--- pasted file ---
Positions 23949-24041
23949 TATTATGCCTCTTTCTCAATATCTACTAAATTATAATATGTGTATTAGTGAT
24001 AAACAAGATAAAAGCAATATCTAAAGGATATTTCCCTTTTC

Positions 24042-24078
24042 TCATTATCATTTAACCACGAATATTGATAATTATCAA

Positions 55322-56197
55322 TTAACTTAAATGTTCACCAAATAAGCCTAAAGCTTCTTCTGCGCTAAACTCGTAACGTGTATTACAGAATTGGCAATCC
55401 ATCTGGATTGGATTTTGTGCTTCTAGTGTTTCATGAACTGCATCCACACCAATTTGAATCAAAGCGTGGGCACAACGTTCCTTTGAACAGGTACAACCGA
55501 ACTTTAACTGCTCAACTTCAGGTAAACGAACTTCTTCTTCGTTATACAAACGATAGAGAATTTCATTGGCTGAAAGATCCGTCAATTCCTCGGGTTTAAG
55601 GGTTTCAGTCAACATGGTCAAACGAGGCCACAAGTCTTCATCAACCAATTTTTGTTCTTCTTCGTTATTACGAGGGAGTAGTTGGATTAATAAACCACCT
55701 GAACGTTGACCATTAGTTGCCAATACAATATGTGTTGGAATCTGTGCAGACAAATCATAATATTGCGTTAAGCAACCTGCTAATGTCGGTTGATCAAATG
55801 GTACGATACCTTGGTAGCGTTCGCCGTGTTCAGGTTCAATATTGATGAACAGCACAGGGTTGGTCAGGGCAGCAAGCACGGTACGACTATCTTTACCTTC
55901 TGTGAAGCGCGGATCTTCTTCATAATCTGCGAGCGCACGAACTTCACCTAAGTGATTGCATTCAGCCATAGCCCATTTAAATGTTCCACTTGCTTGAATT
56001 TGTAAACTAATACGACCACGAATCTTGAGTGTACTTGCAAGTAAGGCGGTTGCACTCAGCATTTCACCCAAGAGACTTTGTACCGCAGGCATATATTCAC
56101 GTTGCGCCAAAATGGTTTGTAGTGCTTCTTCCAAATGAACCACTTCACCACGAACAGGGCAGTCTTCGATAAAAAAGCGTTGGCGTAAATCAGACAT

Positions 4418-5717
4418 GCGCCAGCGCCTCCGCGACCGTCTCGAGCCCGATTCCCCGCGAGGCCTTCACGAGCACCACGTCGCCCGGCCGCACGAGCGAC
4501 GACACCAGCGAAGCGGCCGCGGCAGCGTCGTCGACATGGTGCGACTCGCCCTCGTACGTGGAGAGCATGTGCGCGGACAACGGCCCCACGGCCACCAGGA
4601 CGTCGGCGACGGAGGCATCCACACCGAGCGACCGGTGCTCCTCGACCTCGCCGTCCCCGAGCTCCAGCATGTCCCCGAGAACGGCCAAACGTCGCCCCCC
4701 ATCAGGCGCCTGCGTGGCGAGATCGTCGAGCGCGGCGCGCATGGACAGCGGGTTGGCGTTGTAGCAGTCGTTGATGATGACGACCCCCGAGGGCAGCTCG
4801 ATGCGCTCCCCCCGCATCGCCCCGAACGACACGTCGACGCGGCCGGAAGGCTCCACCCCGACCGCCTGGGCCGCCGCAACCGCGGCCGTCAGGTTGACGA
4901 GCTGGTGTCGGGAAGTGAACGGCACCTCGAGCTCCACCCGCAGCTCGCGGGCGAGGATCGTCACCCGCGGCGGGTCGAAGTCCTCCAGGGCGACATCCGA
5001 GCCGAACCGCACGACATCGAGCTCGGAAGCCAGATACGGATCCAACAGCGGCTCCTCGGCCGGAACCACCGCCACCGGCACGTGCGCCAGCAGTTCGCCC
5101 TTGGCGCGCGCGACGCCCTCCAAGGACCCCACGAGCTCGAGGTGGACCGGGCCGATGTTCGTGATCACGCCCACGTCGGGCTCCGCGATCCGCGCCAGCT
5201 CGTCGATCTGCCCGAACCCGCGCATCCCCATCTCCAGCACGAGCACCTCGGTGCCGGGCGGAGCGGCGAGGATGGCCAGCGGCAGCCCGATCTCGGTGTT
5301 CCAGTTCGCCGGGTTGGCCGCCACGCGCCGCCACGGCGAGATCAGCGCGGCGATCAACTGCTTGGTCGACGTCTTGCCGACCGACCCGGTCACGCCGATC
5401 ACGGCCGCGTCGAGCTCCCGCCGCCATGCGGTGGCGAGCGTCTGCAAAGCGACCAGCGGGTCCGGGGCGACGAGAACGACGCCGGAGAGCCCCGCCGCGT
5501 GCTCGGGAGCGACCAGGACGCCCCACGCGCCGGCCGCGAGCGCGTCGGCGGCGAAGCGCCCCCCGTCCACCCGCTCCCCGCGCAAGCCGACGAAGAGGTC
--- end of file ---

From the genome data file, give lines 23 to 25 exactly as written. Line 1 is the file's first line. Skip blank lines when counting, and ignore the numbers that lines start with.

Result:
5001 GCCGAACCGCACGACATCGAGCTCGGAAGCCAGATACGGATCCAACAGCGGCTCCTCGGCCGGAACCACCGCCACCGGCACGTGCGCCAGCAGTTCGCCC
5101 TTGGCGCGCGCGACGCCCTCCAAGGACCCCACGAGCTCGAGGTGGACCGGGCCGATGTTCGTGATCACGCCCACGTCGGGCTCCGCGATCCGCGCCAGCT
5201 CGTCGATCTGCCCGAACCCGCGCATCCCCATCTCCAGCACGAGCACCTCGGTGCCGGGCGGAGCGGCGAGGATGGCCAGCGGCAGCCCGATCTCGGTGTT